In the early 1970s a small group of experienced rock climbers that had recently moved to Winnipeg began looking around for climbable rock. Without too much effort, they discovered several superb granite cliffs to the east of the city in the general area of Kenora, Ontario. Beginning with the most obvious lines at the Gooseneck Rocks near Minaki these pioneers began systematically developing this area’s vast climbing potential. By 1986, when the first edition of this guidebook appeared, nearly 100 routes had been described; today more than 350 are known. The crags linked below are excerpts from the third edition of the guidebook, which is available in PDF format. The routes in the guidebook and on this site were based on a series of guidelines.


Many people assisted in documenting the Classic Routes in the Crag pages: Peter Aitchison and Hugh Spencer started the job in the ’70s; the style of their original route descriptions for the Gooseneck Rocks influenced all subsequent contributions. Liz Luginbuhl entered this early material into a computer, which made it possible to easily modify and add new descriptions. Richard Tilley and Bob France maintained the guide during the early ’80s. During this time, Everett Fee contributed most of the ELA and Gunton material and Ian Clarke and Casey Shaw did the Lily Pond. Doug Leonard and Caroline Marion did Jones Cliff, Jake and Cindy Klassen added the Roadside Crag, and Rob Hester kept track of developments in the Minaki area. Everett Fee originally brought all this material together for the guide, while Rob Peters should be credited for consolidating recent material to form the content in the Crags pages.

More recent guide books are available at

Climbing Areas

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Winnipeg Climbing History


Climbing has a long history in Winnipeg. The Alpine Club of Canada was founded here in 1906 and the Winnipeg section was active right from the start. It was especially vigorous from 1925-’40 when A.A. McCoubrey, F.R.G.S. and Ferris Neave were section chairmen. Mr. McCoubrey was remarkable: besides being section chairman for most of this period, he was vice president of the club (’28), president of the club (’32-’34), editor of the Canadian Alpine Journal (CAJ) for 12 years, and chairman of two important committees (Ski Mountaineering and Glaciers).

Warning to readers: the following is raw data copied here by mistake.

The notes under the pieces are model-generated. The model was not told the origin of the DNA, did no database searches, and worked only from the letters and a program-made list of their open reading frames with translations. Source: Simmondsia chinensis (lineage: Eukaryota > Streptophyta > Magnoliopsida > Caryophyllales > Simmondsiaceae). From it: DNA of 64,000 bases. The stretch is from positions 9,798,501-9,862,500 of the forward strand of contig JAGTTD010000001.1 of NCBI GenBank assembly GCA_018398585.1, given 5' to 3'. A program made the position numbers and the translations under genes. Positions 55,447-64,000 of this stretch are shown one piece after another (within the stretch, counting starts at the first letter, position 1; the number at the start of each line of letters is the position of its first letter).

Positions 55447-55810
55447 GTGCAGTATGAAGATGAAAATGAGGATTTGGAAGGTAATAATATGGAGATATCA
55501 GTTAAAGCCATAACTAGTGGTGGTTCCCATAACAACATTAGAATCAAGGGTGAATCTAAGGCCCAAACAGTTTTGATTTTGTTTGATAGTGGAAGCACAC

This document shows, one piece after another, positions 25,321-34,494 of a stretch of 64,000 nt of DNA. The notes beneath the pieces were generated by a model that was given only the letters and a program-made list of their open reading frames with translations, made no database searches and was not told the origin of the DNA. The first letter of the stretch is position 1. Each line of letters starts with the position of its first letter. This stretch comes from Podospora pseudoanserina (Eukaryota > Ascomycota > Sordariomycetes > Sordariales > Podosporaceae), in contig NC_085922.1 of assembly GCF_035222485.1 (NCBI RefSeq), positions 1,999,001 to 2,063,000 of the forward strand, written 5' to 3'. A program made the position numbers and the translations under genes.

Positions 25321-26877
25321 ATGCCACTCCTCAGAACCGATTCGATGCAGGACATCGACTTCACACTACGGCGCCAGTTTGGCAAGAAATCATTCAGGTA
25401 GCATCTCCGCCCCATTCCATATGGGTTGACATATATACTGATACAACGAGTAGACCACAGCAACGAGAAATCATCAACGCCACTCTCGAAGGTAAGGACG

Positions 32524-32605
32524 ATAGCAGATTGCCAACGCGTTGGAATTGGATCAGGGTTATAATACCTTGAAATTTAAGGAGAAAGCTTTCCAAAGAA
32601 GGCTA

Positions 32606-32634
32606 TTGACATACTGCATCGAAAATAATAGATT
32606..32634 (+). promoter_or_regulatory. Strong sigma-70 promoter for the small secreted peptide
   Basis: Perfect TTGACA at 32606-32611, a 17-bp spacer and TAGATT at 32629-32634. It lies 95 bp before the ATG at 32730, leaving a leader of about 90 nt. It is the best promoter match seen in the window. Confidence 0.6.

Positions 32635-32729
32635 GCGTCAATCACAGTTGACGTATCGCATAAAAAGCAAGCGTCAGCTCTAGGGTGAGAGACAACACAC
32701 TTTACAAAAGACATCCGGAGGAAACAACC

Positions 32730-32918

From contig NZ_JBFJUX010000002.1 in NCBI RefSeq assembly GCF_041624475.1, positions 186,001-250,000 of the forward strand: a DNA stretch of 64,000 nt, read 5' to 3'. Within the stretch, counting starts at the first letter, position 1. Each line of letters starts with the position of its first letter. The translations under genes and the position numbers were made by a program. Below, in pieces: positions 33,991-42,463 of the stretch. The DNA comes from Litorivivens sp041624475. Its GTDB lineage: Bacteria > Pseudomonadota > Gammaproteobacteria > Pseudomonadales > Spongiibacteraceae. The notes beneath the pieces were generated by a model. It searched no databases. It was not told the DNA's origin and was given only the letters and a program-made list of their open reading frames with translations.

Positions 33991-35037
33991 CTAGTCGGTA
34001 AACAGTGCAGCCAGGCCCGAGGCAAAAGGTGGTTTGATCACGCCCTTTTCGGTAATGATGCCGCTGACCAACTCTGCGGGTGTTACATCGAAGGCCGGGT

Throughout the ’20s and ’30s Winnipeg Section members prepared for their explorations in the western mountains by climbing regularly at the Gunton quarries and skiing on the steep banks of the Assiniboine River. These were serious mountaineers that routinely bagged impressive peaks, including several notable first ascents in the Rockies and Purcells (CAJ 18: 74-81, 92-95, 21: 33-41, 22: 98-101, 214, 217, 23: 1-16). Their most famous adventure was a strong attempt on Mount Waddington at a time when it was an internationally recognized prize (CAJ 22: 32-45, see also C. Jones ’76, Climbing in North America). This same group made a special contribution to Canadian alpinism in the sport of ski mountaineering (CAJ 19: 160-162, 20: 178, 21: 122-127, 240, 22: 164-166, 23: 81-85, 27: 76-80, 28: 116-119, 66: 19-20).

Interest in climbing waned in the ’40s, and by the end of World War II the Winnipeg Section was inactive. Things got going again in the early ’70s, when Peter Aitchison discovered the Gooseneck Rocks and John MacKenzie put the Winnipeg Section back on its feet. Like our predecessors, Winnipeggers continue to climbing at the local crags and do a lot of ski touring in the off season. We also pursue climbing and ski mountaineering in the Canadian Rockies (CAJ 66: 19-20).

If there is a crag you would like to add